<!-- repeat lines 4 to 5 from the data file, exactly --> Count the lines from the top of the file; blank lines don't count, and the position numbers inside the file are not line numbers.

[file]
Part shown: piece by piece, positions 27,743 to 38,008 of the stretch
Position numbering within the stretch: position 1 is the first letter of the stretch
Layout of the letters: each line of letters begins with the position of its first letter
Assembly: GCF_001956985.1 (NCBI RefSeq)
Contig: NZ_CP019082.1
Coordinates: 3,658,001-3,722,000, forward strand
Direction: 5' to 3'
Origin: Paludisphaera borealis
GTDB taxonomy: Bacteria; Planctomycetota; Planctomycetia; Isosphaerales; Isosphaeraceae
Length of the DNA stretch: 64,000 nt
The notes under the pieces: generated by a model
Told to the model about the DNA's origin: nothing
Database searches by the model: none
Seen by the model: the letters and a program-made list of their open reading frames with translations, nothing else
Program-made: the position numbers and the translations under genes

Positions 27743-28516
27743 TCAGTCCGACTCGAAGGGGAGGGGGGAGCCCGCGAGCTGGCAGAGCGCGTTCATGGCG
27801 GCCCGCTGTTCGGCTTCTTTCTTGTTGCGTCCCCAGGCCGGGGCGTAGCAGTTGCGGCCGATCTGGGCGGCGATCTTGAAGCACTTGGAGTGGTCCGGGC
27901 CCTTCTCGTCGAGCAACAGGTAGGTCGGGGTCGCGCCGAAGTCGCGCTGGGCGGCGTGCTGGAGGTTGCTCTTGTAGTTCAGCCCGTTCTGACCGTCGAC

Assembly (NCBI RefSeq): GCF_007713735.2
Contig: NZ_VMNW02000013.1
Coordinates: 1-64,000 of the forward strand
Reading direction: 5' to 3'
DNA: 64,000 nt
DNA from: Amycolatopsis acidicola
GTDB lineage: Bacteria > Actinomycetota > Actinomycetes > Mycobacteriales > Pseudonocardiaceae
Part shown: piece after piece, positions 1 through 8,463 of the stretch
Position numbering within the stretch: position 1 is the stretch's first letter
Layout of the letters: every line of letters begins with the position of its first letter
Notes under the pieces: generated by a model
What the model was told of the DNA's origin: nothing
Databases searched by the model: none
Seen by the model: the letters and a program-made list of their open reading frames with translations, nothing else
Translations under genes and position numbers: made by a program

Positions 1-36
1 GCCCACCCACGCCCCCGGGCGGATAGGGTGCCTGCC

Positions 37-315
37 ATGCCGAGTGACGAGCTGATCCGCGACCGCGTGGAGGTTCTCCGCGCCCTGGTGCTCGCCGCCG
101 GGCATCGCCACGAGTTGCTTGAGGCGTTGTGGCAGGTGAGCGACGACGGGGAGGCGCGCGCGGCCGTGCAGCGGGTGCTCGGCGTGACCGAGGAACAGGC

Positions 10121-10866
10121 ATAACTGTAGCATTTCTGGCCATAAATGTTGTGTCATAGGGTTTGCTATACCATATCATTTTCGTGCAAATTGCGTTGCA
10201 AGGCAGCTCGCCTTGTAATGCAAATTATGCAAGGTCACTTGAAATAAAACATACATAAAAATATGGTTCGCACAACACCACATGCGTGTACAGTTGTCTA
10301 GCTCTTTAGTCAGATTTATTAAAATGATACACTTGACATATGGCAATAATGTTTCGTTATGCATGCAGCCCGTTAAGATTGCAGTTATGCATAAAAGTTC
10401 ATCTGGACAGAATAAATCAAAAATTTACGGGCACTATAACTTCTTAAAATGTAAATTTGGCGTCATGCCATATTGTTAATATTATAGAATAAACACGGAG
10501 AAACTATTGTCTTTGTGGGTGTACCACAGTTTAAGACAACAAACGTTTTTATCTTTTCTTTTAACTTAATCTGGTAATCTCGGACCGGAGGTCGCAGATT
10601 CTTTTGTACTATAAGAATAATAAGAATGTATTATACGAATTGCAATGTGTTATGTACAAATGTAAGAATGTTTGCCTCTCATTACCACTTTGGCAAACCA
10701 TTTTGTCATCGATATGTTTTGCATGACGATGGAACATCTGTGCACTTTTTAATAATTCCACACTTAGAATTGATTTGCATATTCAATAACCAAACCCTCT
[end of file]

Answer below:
Assembly: GCF_001956985.1 (NCBI RefSeq)
Contig: NZ_CP019082.1